2. You’ve certainly tackled a lot of issues in your illustrious career, but you are probably best known for your work on reserve design algorithms and the software Marxan. Can you explain what reserve design algorithms are, why they’re needed, and how Marxan works?

That may be the most useful area of the lab’s research, however intellectually it is very straightforward – what is interesting is not always useful and what is useful is not always interesting. Marxan can be summarised in one sentence – get me a set of reasonably clumped sites that reserves a reasonable amount of a whole heap of biodiversity features (or surrogates of features) that we have data on while annoying as few people as possible. That is it – and it may ultimately alter the face of ten percent of the world. As for illustrious career … there are a few intellectual giants that aren’t so big I can still clamber over them to steal some ephemeral glory.

3. While most Australians might say they value biodiversity, our poor conservation record invalidates this assertion. What do you think are some practical (and realistic) ways we can encourage Joe Bloggs to invest in and protect biodiversity?

There seem to be two sorts of people that care for nature for its own sake. First there are those that love wilderness and large natural spaces, even if they don’t go there. These are the people who believe the Amazon is worth preserving because it is so huge, wild and diverse and that is all we need to know. Then there are the people interested in natural history. I think this a less fickle constituency, however their numbers in Australia are remarkably small. I would like to build on the latter – the love of nature for its own sake. It doesn’t matter how many media interviews I do extolling my love of nature, that doesn’t work. This probably requires activities that give more people a “hand-on” experience with nature; we probably need to get more people doing things like feeding birds. I used to say that bird feeding in Australia was stupid – I think I was wrong.

4. Effective conservation requires a lot more than science because it needs to alter human behaviour. One aspect here you’ve championed is effective allocation of conservation funds. How does one do this?

If you can shop you can wisely allocate conservation funds. All you need to know is price (usually well known), benefit to you (only you can determine that), and product reliability (read a consumer magazine). Combine the three and you are 90% there. Of course we delight in making it a lot more complex, sometimes with justification, but it is just shopping.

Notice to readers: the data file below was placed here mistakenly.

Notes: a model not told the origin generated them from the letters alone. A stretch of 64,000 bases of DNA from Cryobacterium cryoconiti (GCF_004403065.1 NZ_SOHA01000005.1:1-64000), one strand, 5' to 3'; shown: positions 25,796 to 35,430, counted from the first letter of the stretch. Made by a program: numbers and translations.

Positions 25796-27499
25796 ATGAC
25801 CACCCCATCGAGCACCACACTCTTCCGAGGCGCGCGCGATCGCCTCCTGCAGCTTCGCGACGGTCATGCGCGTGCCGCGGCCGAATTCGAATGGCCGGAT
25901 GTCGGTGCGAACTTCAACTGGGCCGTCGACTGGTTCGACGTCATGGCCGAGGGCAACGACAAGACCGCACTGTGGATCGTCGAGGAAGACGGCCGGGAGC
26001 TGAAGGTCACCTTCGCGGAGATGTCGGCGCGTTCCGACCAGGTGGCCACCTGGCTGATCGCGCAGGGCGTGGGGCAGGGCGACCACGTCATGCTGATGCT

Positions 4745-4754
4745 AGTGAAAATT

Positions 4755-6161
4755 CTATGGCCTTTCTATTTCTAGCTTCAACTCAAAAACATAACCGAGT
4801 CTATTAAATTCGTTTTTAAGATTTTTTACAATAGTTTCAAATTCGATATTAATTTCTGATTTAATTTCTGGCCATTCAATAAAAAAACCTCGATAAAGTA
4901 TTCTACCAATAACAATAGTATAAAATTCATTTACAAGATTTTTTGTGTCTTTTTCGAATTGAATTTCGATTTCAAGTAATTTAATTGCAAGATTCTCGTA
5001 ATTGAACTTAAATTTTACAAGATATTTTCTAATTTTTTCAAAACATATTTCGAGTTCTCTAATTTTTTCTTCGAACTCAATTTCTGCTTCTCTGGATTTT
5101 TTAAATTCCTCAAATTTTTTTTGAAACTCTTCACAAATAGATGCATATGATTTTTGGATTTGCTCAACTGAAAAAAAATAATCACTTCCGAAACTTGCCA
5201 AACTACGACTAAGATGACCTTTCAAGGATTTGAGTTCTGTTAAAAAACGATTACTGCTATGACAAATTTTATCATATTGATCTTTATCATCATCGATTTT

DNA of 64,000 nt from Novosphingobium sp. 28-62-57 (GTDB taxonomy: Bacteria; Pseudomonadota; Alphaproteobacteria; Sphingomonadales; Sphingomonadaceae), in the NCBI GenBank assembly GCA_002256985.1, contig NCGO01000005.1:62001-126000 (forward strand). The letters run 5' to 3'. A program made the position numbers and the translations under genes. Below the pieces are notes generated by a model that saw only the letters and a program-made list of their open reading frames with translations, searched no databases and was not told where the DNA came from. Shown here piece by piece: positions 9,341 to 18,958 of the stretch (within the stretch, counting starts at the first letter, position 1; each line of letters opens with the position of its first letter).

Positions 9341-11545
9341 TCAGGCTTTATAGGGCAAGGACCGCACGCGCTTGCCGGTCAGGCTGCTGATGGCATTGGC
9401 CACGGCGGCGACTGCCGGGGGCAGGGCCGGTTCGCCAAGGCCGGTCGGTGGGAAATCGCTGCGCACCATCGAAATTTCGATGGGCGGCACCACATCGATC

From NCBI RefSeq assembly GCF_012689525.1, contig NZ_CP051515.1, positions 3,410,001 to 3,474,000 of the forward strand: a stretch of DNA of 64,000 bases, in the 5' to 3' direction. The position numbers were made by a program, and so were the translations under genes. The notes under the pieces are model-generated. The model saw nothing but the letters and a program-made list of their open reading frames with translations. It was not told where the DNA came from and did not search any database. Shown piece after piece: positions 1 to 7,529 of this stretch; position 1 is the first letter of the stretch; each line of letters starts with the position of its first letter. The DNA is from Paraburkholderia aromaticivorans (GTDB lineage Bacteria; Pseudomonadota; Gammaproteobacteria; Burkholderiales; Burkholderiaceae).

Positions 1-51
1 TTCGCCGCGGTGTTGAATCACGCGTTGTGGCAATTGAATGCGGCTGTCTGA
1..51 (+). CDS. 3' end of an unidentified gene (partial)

5. You’re a member of the well-known Wentworth Group. What do you do as a group?

The Wentworth Group has successfully championed major environmental policy reforms in Australia over the past few years. Some work is highly visible (work on water reform and land clearing), but other stuff is behind the scenes. I think it is a remarkable revolution in the way science can influence policy at a huge scale, and I can claim no credit for any of it.

6. If conservation triage was a corporation, you’d probably be its CEO. What is conservation triage to you, and how should it be approached?

Conservation triage is the same as resource allocation. Haven’t you read Madeleine’s 2008 TREE paper, Corey? If conservation planning and triage is just resource allocation, which is just prudent shopping, then my entire career boils down to six words: “the smart guide to biodiversity shopping”. And 90% was done by my lab members – it is all fairly embarrassing really.

[CJAB - I did, Hugh, I promise! I'm trying to bring my readers up to speed though ;-)]

7. Happiest greenie moments.

Playing a role in stopping broad-scale land clearing in Australia (= saving about 3 billion tonnes of carbon dioxide going into the atmosphere) and getting all of Australia’s waters rezoned (including the Great Barrier Reef).

8. Future aspirations.

End tropical deforestation. Stop over-grazing in much of Australia. Get the people of Australia to love biodiversity. See every family of bird.

Amen, brother.

CJA Bradshaw

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Conservation Scholars: Georgina Mace

16 11 2009